Why we’re no longer using night cages

We’re investing in surrender intervention, starting with the problem of drop boxes 

Surrendering a pet is always a difficult decision. We have learned a lot about the reasons why people choose to surrender their pets. In fact, most people love their pets and would prefer to keep them. Surrendering them is usually a last resort.  

At RSPCA NSW, helping people to help animals is what we do. For us to provide better care for animals in need, and promote responsible pet ownership in the community, we need to rethink surrender intervention. To start, we’re removing overnight cages or ‘drop boxes’ from our shelters. 

What are drop boxes?  

Drop boxes were introduced as a strategy to deal with unwanted animals. The idea was to give people the opportunity to ‘drop’ unwanted animals at a shelter without shame, and without breaking the law, outside of shelter open hours, giving the animal a place to stay overnight. In NSW under the Prevention of Cruelty to Animals Act, abandoning an animal is a cruelty offence and anyone who does this can be charged. 

What’s the problem with drop boxes?  

While the idea was to address the issue of animal abandonment, the process introduced a whole host of animal welfare and community responsibility issues. We now know the negative welfare outcomes for the animals and the pressure it places on our staff and system outweighs the intended benefits. 

For the animals, the welfare concerns process is often traumatic and can have long-term effects on their mental health. For injured or sick animals, or neonatal animals,  

  • It risks delaying urgent treatment for injured or sick animals, or neonatal animals. 
  • Animals are often left without basic documentation, like their name, age, or information like where they were found. This information helpful for creating a pet profile, and it is crucial for reuniting animals with their neighbourhoods and returning them to their owners. 
  • Animals are left without any medical or behavioural history meaning our staff work overtime to figure out the reasons for surrender, placing the animal through an extended shelter admission process.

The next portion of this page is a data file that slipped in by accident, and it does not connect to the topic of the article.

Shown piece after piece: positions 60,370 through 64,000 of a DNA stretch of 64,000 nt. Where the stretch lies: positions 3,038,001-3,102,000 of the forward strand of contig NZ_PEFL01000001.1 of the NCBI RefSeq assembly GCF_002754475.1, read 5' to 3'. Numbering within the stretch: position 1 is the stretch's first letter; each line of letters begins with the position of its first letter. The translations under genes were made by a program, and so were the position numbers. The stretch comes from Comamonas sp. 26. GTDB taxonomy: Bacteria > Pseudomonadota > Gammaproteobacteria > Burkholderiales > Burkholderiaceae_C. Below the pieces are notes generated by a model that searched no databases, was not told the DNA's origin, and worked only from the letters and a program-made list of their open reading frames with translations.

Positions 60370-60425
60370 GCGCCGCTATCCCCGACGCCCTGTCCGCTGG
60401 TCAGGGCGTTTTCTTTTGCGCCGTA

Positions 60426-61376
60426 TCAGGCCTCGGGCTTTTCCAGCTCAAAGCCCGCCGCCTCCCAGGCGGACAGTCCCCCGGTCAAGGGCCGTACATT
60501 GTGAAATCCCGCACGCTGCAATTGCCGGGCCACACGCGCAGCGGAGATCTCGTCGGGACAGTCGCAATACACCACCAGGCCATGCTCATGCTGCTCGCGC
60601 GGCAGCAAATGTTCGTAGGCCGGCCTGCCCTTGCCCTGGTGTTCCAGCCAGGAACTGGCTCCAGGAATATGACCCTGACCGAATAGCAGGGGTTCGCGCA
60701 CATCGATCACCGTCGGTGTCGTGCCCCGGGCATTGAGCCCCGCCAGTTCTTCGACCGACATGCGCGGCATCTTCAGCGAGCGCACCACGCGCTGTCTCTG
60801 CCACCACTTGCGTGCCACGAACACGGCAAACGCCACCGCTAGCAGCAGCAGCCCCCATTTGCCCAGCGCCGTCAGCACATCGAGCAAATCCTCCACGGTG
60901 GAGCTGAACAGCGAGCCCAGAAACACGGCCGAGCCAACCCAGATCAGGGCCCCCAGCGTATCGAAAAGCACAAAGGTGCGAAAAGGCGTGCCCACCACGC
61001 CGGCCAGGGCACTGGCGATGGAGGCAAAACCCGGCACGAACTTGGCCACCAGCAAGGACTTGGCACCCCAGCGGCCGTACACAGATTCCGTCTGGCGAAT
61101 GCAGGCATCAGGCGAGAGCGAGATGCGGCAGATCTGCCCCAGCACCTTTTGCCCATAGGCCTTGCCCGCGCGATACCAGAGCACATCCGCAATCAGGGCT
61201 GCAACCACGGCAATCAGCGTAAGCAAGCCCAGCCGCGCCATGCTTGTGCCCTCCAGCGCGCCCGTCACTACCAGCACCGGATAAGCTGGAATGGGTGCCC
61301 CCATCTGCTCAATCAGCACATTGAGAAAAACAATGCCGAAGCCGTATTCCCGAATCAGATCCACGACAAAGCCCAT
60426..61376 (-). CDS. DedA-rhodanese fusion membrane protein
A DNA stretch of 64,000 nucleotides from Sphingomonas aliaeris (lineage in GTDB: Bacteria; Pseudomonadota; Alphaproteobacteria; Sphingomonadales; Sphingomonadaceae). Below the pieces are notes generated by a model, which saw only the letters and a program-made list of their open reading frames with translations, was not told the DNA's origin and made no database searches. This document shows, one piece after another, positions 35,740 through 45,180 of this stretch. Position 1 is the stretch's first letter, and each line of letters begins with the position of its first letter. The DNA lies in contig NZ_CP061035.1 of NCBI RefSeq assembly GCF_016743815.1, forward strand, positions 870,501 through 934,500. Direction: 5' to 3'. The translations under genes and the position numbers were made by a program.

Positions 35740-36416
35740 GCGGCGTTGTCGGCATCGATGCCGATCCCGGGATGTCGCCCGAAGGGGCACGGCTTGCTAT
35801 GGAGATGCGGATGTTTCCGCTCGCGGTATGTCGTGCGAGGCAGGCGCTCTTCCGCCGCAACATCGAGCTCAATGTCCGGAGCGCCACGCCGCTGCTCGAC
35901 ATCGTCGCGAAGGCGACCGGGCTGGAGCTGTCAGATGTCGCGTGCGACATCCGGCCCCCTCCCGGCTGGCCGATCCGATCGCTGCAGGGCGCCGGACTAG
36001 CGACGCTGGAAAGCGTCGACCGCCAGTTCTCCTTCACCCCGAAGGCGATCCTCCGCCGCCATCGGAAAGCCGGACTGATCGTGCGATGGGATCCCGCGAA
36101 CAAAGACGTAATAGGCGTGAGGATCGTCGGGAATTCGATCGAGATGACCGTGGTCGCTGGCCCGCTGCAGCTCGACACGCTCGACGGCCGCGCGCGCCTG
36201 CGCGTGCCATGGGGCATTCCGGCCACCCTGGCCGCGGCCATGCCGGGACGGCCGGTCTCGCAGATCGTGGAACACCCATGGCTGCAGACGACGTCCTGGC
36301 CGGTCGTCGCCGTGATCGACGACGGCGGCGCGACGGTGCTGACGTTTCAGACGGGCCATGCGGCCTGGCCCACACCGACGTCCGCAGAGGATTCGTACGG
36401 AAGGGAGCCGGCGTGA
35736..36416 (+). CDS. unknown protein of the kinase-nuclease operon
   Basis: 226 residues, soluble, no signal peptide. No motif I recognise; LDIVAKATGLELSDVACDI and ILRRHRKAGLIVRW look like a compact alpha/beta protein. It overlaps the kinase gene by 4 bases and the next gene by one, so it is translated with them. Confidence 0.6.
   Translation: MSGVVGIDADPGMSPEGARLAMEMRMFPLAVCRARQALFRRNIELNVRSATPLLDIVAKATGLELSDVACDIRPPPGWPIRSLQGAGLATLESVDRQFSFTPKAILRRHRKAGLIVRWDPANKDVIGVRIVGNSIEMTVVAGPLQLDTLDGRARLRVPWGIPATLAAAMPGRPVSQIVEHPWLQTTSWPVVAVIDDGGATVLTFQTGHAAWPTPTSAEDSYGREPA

• Prolonged time within a shelter environment has negative animal welfare outcomes, which can be avoided through a managed intake process. 
  • For neglected and abused animals, our Inspectorate loses the opportunity to investigate animal cruelty cases and, if possible, undertake legal action against the offender.  
  • The lack of behavioural information and context is a health and safety risk to our staff and the animals. 
  • It places pressure on our already overwhelmed resources. In an environment already fraught with unplanned seizures and animal welfare crises, our staff need all the time and preparation we can get so that we are in the best place to help animals in need. 

What is a managed intake process? 

Simply put, it means that we want to be able to have face-to-face talks with people who cannot, for whatever reason, keep their pets. A direct, clear communication channel gives us, the animals and their humans the best chance at a positive outcome. 

First and foremost, we want to keep pets with their people. We have developed a stellar surrender intervention portal for people struggling with their pets to seek help and advice from us, and also chat with one of our team about the next steps. 

For us, it also means we can plan for animal admissions. We get the information we need to better understand the animal, and we can fast track their journeys to find loving forever homes. 

We made this decision after consultation with our counterparts in other states,  

RSPCA NSW is committed to maintaining our open-door policy for animals in need. Taking steps to intervene in surrenders wherever we can means that we can help those who turn up at our doorsteps with no one and nowhere else to turn.